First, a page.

Parking enforcement begins today
ALPENA – The new parking proposed by the Alpena Downtown Development Authority and approved by Alpena Municipal Council takes effect today and a new attendant hired by the DDA will be out looking for violators.
The new regulations, in effect from 8 a.m. through 6 p.m., will primarily impact a pair of downtown parking lots that will become three-hour parking areas. The largest of the parking lots, which is on River Street and Third Avenue behind the Owl Cafe, will be three hour parking, as is one behind The Alpena News on Park Place and First Avenue. Street-side parking also will be limited to three hours, except for areas around city hall and the First Congregational Church on Lockwood Street and Second Avenue.
The goal of the new regulations are to make more prime parking areas available for stores downtown and not the store owners and employees who often park in them for long stretches. DDA Director Lesslee Dort said the new parking plan took each business into consideration and none of the businesses downtown are more than a block from all-day parking. She said the new attendant will be monitoring parking downtown, as well as becoming familiar with people who live and work downtown.
“He is going to start his rounds and routes,” Dort said. “He is purposely having a varied schedule, so no one knows when he is coming. I will be walking him around and introducing him and after a day or two he will be popping into places to introduce himself so businesses and guests alike will feel comfortable with him.”
As in years past, the attendant will mark tires with chalk and log information regarding the car and parking spot. At some point he will return and see if a violation has taken place. Dort said besides new regulations, council also approved a hike in the amount of parking citations to be more in line with other fines in the city.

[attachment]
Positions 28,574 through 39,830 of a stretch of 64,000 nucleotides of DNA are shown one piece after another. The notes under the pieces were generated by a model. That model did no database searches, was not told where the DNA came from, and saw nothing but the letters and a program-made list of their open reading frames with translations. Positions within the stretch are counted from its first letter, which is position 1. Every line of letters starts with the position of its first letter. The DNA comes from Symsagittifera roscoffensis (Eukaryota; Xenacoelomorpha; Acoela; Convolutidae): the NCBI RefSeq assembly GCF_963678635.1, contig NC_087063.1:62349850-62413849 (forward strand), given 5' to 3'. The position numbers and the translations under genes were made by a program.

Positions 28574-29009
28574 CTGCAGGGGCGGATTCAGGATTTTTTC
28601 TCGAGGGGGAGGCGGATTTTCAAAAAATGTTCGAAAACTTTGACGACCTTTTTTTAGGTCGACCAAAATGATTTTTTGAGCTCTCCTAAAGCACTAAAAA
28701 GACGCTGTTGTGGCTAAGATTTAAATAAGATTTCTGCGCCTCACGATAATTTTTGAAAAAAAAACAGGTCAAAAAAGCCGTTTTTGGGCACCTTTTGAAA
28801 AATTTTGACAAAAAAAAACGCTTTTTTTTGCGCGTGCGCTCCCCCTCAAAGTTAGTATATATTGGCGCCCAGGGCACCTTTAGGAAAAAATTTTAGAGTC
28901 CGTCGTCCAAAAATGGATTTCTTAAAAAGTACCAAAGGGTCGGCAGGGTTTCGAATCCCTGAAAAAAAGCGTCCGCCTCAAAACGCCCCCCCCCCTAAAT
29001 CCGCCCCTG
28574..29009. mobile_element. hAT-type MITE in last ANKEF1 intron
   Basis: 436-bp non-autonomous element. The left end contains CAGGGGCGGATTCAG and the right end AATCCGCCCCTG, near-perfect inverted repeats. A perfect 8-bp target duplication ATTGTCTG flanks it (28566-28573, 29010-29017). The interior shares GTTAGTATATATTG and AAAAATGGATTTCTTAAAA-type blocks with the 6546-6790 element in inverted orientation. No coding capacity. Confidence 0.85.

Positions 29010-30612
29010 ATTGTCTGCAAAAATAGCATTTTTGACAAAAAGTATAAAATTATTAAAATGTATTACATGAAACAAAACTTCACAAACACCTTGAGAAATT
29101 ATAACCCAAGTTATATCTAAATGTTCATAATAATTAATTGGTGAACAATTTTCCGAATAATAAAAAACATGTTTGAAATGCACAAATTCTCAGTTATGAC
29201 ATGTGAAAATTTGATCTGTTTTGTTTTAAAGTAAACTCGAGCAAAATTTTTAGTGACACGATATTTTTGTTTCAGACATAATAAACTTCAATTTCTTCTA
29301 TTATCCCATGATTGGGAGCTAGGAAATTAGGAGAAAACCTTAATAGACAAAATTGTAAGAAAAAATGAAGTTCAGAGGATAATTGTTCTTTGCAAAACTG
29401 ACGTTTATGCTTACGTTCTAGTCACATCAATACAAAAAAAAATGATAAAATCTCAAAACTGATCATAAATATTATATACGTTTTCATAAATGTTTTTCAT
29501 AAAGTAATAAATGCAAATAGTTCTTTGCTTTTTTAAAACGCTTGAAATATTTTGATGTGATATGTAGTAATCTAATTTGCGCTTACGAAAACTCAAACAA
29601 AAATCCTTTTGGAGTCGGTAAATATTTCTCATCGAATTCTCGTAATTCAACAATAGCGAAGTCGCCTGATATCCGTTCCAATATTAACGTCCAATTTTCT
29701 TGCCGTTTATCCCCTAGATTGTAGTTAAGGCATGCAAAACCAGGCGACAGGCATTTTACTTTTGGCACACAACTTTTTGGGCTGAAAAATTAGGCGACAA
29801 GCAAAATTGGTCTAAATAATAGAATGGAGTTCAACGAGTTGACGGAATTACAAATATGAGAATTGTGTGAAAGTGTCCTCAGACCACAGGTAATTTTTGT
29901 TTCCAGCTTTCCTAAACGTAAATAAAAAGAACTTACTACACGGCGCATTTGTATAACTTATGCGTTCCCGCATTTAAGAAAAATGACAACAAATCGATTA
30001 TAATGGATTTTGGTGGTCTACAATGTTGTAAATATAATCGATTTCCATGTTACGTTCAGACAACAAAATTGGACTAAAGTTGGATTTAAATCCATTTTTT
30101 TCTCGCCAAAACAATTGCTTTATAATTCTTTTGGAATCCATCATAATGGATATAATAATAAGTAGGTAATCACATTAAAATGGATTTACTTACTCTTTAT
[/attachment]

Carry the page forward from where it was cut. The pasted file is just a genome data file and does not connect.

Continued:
“It was $3 and it was increased to $10 and will go up to $20 if it is not paid in 10 days,” Dort said. “If it isn’t paid 10 days after that it doubles and goes to $40. It isn’t the biggest ticket, but it can get expensive if people continue to get them, it can hurt.”
Dort said she knows there will be some people who will try to find a way around the new regulations. She said she knows people may park in a three-hour spot and move to another nearby spot for another three hours. She said the attendant can’t issue a citation for that, but doing so defeats the purpose of the regulations and prevent some customers from shopping at local small businesses.
“There is not a lot we can do to prevent that behavior. You have to want to leave the spaces for less than three hours,” Dort said. “We were very careful that the employees downtown weren’t inconvenienced too much still have a short walk to work and hope they will abide by the new regulations so the customers can have the parking to shop.”